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The Objective-C Language
Pages: 1, 2, 3

The implementation file

The implementation file is where the meat of your class is coded. This file contains all the source code that gives your methods substance -- that allows them to do something useful. Remember now that the interface file is where your class is described, and this is the description programmers are to use to incorporate your class into their code. The implementation file is where you do your work.

The implementation file follows a similar format as the interface file, as shown below.

#import "ClassName.h"

@implementation ClassName : ItsSuperclass
	instance variable declarations
method definitions

Every class implementation must import its own interface file. Because the interface declares the supeclass and the superclass from which your class inherits, these things can be omitted from the implementation file. This reinforces the concept of the implementation being purely devoted fleshing out the methods. Thus, in practice, the implementation file only need contain the following code:

#import "ClassName.h"

@implementation ClassName
method definitions

Methods are defined much like C functions are defined. The name is written exactly as is done in the interface file (without the semicolon), and method implementation code is contained in a pair of braces following the name. For example, our Circle class might have the following methods:

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+ alloc
	your code

- (void)setXLocation:(double)x yLocation:(double)y
	your code

You may be wondering why + alloc has not returned the data type. The default return data type in Objective-C is type id -- that is, an object is returned by default. The + alloc method is designed to return an object of the class, and thus no return type need be specified. While we're on the topic of the alloc method, I should mention that you will rarely need to implement + alloc on your own. The NSObject class takes care of this. + alloc's purpose is to allocate (hence the name) memory space for newly created objects. The following sections will go into more detail about creating new objects.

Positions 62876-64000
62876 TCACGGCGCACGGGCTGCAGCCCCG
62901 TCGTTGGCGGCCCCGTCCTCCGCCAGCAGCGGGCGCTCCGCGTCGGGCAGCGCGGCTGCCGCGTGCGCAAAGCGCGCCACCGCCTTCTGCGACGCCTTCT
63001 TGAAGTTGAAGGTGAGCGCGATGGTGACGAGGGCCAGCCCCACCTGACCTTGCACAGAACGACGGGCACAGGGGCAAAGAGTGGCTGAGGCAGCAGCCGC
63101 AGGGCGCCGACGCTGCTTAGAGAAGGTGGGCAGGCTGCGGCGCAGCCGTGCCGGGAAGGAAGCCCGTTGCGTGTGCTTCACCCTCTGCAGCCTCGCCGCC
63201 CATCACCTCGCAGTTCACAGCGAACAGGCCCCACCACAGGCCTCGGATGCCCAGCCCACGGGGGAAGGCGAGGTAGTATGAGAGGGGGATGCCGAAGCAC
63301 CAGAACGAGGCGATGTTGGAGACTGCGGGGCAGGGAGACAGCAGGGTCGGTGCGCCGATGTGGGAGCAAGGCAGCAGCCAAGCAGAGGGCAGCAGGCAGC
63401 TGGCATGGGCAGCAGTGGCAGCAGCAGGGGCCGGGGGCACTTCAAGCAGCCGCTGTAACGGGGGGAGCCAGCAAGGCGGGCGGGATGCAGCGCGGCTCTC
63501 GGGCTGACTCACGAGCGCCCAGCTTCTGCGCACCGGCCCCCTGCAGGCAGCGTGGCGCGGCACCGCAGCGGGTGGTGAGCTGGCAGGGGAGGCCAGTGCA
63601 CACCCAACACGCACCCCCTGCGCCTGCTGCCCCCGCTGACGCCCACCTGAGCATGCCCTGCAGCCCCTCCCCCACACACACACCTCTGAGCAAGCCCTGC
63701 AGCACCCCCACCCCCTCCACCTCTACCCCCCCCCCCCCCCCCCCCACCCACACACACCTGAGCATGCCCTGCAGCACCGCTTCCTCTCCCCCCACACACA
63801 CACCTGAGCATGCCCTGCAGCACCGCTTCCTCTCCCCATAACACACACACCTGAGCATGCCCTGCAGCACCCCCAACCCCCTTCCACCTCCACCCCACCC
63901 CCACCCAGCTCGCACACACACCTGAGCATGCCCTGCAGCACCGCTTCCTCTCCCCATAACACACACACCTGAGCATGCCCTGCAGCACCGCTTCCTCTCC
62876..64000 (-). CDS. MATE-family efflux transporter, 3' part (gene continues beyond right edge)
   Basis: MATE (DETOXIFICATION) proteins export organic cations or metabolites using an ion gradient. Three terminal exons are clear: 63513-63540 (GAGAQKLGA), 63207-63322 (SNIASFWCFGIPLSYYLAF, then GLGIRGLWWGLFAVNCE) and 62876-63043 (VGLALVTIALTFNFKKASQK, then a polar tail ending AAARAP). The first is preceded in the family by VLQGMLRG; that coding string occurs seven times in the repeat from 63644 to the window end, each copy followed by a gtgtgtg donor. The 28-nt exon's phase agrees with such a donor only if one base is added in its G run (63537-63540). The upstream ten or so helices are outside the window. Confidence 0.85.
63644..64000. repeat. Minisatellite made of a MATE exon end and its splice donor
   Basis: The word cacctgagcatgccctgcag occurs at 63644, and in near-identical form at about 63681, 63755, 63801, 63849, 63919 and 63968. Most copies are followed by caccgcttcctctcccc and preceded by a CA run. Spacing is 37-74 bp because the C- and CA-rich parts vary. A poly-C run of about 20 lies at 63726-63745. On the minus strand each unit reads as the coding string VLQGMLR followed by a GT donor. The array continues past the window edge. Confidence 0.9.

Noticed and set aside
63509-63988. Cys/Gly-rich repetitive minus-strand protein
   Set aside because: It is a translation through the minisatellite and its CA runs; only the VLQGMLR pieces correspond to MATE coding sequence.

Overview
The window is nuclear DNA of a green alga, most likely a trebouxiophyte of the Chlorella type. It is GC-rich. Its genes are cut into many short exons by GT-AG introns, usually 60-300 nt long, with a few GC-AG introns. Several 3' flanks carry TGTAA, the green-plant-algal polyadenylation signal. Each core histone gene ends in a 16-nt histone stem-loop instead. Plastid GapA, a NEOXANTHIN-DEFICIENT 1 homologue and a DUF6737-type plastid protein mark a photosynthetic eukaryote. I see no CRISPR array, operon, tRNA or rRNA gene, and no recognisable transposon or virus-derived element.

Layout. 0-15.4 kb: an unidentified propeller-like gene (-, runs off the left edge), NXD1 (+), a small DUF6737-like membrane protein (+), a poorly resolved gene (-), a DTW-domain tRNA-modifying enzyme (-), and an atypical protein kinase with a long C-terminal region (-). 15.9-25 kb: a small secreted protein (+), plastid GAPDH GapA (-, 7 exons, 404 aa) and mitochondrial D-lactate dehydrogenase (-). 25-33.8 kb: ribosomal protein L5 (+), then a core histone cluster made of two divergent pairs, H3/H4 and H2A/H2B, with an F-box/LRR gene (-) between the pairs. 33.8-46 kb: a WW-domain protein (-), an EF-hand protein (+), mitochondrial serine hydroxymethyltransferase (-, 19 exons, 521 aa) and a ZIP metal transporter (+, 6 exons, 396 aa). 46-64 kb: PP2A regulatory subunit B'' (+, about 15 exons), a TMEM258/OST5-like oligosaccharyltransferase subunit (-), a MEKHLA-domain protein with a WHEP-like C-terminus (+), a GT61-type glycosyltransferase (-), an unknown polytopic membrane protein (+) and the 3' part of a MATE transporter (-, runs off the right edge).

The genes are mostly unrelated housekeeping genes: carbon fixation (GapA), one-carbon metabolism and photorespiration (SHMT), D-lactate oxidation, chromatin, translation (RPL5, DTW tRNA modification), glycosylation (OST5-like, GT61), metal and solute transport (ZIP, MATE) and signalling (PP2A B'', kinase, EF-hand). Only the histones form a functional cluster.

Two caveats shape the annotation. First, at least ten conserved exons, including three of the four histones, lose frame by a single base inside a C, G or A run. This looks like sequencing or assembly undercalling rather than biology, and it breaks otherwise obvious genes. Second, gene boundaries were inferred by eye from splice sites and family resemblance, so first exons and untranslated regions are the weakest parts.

Instance variables can be referred to in your method definitions directly. All instance variables are within the scope of each method without explicitly saying so. They are analagous to global variables in C. Thus, we could simply define the second method above as follows:

- (void)setXLocation:(double)x yLocation:(double)y
	xLocation = x;
	yLocation = y;
It is also possible to have local variables with more limited scope within each method. For example, in the second method above, we could insert a useless intermediary variable:

- (void)setXLocation:(double)x yLocation:(double)y
	double tempX;
	double tempY;

	tempX = x;
	tempY = y;

	xLocation = tempX;
	yLocation = tempY;

If I may go out on a limb, you could say that anything that applies to standard C functions, also applies to methods of a class.

Creating new objects

New objects are created by sending an alloc message to the class object of the class you wish to make an instance of. For example, if we wanted to create an instance of the Circle class, we would do the following:

id aCircle;
aCircle = [Circle alloc];

Remember, alloc returns an object, so the variable that refers to the instance you're creating must also be of type id. Once a new instance has been created we must also initialize its instance variables. This is done by issuing an init message to the newly created object.

[aCircle init];

Initialization must occur directly after allocation, so it's more common to create new objects by nesting the two messages above.

aCircle = [[Circle alloc] init];

By default, init initializes all the instance variables to zero. You are free to create your own initialization methods, called constructors, to initialize the variables as you see fit. By default constructors begin with "init". Because a constructor must interact with instance variables of an object, it must be an instance method, rather than a class method like alloc. For example, you might have a method in our circle class to initialize the circle with a radius of 10. This method would look like this:

- (void)initWithRadius:(double)r;
	radius = r;

Any instance variables not initialized in your custom constructor will be set to zero by default.

In Project Builder

Also in Programming With Cocoa:

Understanding the NSTableView Class

Inside StYNCies, Part 2

Inside StYNCies

Build an eDoc Reader for Your iPod, Part 3

Build an eDoc Reader for your iPod, Part 2

I haven't talked about Project Builder just yet, but I just wanted to touch on a feature that relates to the current discussion. Project Builder contains templates for class interface and implementation files. What you get is a skeleton of a class that inherits from NSObject in the Foundation Framework -- all you have to do is flesh it out with your data structures and methods. So, now you both understand the struture of a class in source code, and how to make one with less work.

It won't be long now before we finish up with the nuts and bolts and get into programming real applications. Next time, I will introduce you to Interface Builder. Our foray into Interface Builder will be largely experiential. In the next three columns, I will go through two complete applications where you will see how Interface Builder and Project Builder work together to make your programming more enjoyable. See you then!